The chairman of the Co-operative Group resigned this morning following a Mail on Sunday drugs sting operation.
Len Wardle announced his departure with immediate effect after the Group’s former bank chairman Paul Flowers was embroiled in a drugs scandal.
Wardle led the board who decided upon Flowers’ appointment.
The Methodist minister was filmed buying drugs including cocaine and crystal meth from a dealer in Leeds.
Flowers was appointed to the £132,000 a year job as chairman of the ethical Co-operative Bank in 2010. He stepped down in May after the bank almost collapsed.
Methodist minister Flowers has also been suspended from the Labour Party while drug taking allegations are investigated. It has since emerged that he was forced to resign as a councillor in Bradford in 2011 after "inappropriate but not illegal adult content" was discovered on a computer he was using.
Wardle said: "The recent revelations about the behaviour of Paul Flowers, the former chair of the Co-operative Bank, have raised a number of serious questions for both the bank and the group.
"I led the board that appointed Paul Flowers to lead the bank board and under those circumstances I feel that it is right that I step down now, ahead of my planned retirement in May next year.
"I have already made it clear that I believe the time is right for real change in our operations and our governance and the board recently started a detailed review of our democracy.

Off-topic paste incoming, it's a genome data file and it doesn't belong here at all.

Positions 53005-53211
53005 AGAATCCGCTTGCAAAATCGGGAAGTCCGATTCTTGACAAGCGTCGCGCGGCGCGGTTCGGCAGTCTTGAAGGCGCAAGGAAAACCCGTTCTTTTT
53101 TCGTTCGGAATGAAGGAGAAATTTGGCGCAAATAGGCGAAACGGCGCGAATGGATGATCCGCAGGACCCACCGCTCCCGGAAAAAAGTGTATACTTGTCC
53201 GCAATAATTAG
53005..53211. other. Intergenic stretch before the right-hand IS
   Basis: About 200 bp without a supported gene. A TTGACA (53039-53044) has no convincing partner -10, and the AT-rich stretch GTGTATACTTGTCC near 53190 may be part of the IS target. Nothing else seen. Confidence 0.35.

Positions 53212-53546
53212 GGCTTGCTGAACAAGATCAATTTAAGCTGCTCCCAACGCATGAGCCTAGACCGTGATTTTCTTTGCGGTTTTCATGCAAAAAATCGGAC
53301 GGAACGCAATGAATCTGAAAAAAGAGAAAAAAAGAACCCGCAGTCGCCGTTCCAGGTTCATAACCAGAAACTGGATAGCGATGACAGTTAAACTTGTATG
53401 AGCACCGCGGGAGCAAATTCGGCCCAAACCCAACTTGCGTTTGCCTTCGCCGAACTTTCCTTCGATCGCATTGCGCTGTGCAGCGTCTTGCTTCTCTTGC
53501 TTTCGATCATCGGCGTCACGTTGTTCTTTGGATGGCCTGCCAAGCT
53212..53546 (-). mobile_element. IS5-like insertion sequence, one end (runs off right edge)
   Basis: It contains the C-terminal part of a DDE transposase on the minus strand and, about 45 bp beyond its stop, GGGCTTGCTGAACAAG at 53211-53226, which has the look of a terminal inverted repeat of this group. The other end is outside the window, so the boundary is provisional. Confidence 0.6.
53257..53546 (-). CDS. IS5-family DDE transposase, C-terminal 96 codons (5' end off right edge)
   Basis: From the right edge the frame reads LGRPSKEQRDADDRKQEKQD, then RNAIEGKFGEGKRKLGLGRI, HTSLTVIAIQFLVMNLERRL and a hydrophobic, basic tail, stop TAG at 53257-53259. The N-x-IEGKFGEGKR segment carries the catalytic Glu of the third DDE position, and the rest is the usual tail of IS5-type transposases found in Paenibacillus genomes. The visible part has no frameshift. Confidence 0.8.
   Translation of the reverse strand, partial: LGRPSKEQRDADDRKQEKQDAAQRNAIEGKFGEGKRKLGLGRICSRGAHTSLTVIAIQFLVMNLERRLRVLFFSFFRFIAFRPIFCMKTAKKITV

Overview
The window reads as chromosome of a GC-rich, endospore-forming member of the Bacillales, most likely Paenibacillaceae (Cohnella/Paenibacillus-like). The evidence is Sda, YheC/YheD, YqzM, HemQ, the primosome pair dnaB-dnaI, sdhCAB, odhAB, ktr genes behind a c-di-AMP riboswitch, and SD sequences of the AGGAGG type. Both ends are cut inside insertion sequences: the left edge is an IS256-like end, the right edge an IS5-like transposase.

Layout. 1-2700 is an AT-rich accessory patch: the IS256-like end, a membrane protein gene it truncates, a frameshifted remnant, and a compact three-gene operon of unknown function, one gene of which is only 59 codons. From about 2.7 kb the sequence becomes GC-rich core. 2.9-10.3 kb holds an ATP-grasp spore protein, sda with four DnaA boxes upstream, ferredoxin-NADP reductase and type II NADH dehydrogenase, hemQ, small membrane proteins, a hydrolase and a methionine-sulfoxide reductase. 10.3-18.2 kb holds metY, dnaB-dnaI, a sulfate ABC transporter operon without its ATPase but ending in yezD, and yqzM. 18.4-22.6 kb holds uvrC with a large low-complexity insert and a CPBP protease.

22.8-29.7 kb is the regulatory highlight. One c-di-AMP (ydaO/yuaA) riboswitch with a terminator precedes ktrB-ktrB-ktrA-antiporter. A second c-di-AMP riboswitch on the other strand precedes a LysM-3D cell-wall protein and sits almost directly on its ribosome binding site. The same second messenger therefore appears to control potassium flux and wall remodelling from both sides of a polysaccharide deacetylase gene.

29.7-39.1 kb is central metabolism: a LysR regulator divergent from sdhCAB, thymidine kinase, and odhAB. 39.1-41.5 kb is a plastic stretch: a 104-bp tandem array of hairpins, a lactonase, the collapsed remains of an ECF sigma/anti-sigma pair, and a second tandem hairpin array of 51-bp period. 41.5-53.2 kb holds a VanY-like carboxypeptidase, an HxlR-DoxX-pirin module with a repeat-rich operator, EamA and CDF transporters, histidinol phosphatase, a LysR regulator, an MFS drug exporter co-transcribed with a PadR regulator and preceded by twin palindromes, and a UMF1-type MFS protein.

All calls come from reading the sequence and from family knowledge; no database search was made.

"I hope that the group now takes the chance to put in place a new democratic structure so we can modernise in the interests of all our members."
The supermarkets-to-funerals group last night launched a fact-finding probe about into "any inappropriate behaviour" and a "root-and-branch" review of its structure in the wake of the revelations about Flowers.
Critics have questioned how he could have been appointed given his apparent lack of experience, and Andrew Tyrie, chairman of the Treasury Select Committee, said that, even before the weekend's revelations, it was clear he was "manifestly unsuitable".
The Co-operative Bank is facing a rescue plan which will see majority control turned over to investors including US hedge funds, after it was left with a £1.5 billion gap in its finances following the takeover of the Britannia Building Society in 2009.
Flowers, a former Bradford councillor, now faces a police investigation. He has apologised over the scandal and been suspended by the Methodist Church as well as the Labour Party.
Wardle's departure will see him replaced by his deputy, Ursula Lidbetter, chief executive of the Lincolnshire Co-operative.
The Co-operative Group said: "It is intended that Ursula will chair the group through the current governance review, which will include consideration of how the board is constituted and chaired."